by Akeem Iginla
According to a Conservative MP, the proposed scrapping of the requirement by Local Authorities to maintain five years housing land supply with an up-to-date local plan according to the published Government Levelling Up policy paper, may lead to a “deluge of speculative developments” prior to the legislation being adopted.
Under the current system, if authorities are unable to demonstrate five years supply of deliverable sites, the National Planning Policy Framework’s (NPPF’s) “presumption in favour of sustainable development” applies. This renders the housing policies in their local plan out of date, making them more vulnerable to speculative applications.
The Conservative MP for North Wiltshire, James Gray, warned that developers may take advantage of the existing regulations in advance of the changes being implemented. As he puts it, if developers were notify of this change coming into effect in a year’s time, or that the local plan might well take a few more months or a year to complete, the consequences is that it will give rise to a deluge of speculative developments that will be difficult to stop, until such time as the law becomes active.
The Minister of Housing, Stuart Andrew MP, confirmed that the proposal to scrap the five year housing land supply requirement for Local Authorities with an up-to-date local plan, stipulated in the policy document published alongside the Bill would for all intent and purpose be within the legislation. He also noted that, where an area has no up-to-date local plan, there would be no need for it to prove that it has a five years land supply to stop speculative development happening.
In a related development, the Housing Secretary, Michael Gove MP, gave a swipe at Planning Inspectors who he accused of operating “counter” to ministerial wishes in relation to local plans and speculative appeal decisions, promising to ensure that steps will be taken so that they do not impose unrealistically high housing need figures on local communities.
He further noted the introduction of legislation and changes to the National Planning Policy Framework (NPPF) will subsequently end abuse of the five-years land supply rules and ensure that if Local Authorities have sound plans in place, there cannot be such speculative development.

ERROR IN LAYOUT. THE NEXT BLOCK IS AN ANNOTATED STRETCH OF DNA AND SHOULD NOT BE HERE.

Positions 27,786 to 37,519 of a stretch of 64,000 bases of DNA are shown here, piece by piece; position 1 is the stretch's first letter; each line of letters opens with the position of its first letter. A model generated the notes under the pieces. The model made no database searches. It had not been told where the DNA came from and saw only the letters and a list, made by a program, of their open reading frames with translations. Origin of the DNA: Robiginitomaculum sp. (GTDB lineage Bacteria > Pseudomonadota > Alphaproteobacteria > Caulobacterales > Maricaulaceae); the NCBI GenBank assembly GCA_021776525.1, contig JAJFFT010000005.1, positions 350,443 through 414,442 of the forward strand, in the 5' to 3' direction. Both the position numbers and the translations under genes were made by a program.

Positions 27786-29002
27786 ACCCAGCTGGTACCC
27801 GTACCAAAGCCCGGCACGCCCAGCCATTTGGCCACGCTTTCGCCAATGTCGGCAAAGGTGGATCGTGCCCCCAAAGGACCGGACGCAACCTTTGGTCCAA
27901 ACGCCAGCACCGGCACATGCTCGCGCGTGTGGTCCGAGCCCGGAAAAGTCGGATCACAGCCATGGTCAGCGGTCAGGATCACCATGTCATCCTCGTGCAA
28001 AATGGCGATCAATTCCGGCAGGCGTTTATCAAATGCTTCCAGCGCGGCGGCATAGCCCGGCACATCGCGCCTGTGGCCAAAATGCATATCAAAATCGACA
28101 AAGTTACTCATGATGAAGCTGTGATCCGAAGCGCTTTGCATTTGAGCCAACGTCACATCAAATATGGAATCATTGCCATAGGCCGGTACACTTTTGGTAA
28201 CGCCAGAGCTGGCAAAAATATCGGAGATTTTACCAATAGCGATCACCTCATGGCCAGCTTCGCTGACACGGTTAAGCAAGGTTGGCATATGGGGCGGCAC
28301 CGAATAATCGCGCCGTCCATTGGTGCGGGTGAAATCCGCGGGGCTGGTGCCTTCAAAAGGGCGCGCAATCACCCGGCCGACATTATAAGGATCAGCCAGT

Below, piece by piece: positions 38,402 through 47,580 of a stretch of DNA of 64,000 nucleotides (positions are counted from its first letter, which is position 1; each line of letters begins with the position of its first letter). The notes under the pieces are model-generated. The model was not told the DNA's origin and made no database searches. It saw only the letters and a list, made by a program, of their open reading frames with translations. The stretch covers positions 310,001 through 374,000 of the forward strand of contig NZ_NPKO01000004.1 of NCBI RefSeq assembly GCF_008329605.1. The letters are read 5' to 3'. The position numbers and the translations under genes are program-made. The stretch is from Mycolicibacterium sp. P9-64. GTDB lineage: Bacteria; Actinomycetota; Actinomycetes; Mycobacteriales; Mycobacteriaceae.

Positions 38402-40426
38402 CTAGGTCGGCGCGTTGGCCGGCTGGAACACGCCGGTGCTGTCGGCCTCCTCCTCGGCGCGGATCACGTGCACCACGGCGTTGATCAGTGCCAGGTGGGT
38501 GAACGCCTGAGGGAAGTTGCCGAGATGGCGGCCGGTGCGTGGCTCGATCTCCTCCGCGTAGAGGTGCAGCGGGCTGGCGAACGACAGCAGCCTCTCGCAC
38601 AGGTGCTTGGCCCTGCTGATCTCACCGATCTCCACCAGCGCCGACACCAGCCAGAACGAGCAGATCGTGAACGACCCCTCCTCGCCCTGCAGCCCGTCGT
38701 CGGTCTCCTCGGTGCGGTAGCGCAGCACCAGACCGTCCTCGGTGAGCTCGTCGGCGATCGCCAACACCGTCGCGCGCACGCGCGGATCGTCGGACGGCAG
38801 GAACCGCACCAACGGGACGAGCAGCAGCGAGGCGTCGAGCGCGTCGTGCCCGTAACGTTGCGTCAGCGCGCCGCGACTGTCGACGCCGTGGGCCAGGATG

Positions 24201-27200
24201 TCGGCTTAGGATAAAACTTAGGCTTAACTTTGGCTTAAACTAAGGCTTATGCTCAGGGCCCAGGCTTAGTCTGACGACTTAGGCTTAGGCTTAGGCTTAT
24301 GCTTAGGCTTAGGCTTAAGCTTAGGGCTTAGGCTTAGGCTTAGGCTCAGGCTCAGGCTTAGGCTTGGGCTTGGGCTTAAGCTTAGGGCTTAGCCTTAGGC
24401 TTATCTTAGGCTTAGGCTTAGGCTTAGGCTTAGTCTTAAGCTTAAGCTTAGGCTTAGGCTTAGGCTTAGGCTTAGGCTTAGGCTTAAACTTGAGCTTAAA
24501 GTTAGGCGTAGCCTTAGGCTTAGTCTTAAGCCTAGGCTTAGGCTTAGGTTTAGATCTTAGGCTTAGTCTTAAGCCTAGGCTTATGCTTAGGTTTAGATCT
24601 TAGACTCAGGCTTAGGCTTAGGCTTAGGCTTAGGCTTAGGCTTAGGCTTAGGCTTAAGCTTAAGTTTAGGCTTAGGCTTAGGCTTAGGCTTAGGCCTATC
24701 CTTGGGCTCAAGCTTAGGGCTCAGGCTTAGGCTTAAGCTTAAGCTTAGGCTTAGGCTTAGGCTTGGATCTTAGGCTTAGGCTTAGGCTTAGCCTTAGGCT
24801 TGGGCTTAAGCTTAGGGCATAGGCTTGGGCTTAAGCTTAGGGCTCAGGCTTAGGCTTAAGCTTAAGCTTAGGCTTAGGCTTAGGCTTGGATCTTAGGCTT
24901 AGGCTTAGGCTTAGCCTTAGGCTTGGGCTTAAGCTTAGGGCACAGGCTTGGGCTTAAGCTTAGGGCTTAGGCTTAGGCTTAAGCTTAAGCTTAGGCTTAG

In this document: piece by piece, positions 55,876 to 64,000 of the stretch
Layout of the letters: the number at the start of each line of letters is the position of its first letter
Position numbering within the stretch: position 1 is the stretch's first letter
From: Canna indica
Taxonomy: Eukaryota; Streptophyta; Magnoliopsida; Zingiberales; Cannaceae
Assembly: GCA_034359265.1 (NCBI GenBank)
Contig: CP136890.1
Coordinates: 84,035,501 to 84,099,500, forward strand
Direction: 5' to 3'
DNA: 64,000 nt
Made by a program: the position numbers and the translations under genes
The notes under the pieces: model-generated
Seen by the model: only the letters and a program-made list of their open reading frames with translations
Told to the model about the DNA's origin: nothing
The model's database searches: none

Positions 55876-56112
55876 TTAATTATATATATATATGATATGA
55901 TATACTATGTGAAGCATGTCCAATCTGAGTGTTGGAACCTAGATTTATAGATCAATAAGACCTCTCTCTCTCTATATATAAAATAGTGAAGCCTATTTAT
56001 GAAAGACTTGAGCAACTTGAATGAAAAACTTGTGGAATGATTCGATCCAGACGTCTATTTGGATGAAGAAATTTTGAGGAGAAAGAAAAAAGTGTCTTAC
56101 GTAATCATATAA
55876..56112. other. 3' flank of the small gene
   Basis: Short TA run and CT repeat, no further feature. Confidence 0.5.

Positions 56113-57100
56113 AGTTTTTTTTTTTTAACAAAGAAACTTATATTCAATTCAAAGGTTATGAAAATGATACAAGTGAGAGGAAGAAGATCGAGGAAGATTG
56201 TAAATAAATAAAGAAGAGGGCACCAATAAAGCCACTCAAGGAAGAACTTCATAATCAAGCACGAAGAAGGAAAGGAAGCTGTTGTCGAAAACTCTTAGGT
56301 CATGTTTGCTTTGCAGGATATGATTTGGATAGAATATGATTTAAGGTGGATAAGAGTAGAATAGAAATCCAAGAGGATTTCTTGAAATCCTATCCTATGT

Gove further noted that even as they democratise and digitise the planning system, the Conservative Government will be able to see that the Planning Inspectorate ensures that every plan reflects what local communities believe in.
However, critics of the Government considered Gove’s plan to rein in the Planning Inspectorate powers giving back to local authorities more control over planning as mere rhetoric as this is not in the proposed Bill.
In his response to the Government critics, Gove had promised to work constructively with backbenchers across the political divides to ensure that the Bill was strengthened. He had never witnessed a piece of legislation introduced to the House that could not be improved in the Committee. He further suggested that more time was required to see how a revised NPPF and NPPF prospectus would impact further amendments to the Bill as in one or two areas of the Bill, there are placeholders, where more work is needed to be done.
Gove had previously told a select Committee hearing late last year that PINS sometimes lacked “sophistication” in handling local housing requirements and for not taking “reasonableness” into account which reflects a mechanical attitude from his own development.